Britons finding it difficult to fall asleep each night have been advised to deal with their stress levels.
The Sleep Council said that stress is an inhibitor to getting a good night's sleep as it does not allow the brain to switch off.
Jessica Alexander, a spokeswoman for the organisation, explained that the body needs to relax and wind down in order to be able to fall asleep.
She added that sleep techniques which help people to relax can reduce insomnia.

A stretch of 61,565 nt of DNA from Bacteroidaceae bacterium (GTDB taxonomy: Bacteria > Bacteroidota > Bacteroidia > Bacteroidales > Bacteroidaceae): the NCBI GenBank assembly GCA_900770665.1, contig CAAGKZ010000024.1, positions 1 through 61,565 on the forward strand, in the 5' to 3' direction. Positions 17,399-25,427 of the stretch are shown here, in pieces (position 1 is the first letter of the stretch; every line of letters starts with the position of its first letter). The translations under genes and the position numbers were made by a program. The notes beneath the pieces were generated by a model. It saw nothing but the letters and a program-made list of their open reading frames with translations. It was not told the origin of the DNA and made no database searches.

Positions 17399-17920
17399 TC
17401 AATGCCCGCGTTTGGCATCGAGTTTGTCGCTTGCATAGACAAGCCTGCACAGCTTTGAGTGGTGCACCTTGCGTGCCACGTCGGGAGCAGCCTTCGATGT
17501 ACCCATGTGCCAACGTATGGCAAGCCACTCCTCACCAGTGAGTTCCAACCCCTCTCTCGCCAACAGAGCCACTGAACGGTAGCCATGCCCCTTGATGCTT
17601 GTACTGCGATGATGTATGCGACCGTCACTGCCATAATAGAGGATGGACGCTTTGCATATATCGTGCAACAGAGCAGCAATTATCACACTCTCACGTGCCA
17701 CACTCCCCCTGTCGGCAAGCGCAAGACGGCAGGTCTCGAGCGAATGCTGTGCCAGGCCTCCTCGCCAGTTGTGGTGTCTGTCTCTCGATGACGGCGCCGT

"There are many ways but it is about what works best for you - everyone is different. Some people meditate, but the old case of counting sheep is based on good reasoning," Ms Alexander said.
"You do something so mundane and boring and it can block out other thoughts. Just don't end up in bed and worry about not sleeping – that is the worst thing."
Last month, a report from scientists at the University of Warwick suggested that people who get less than six hours' sleep a night are 12 per cent more likely to die prematurely than those who sleep between six and eight hours.
Who can you complain to about private hospital care?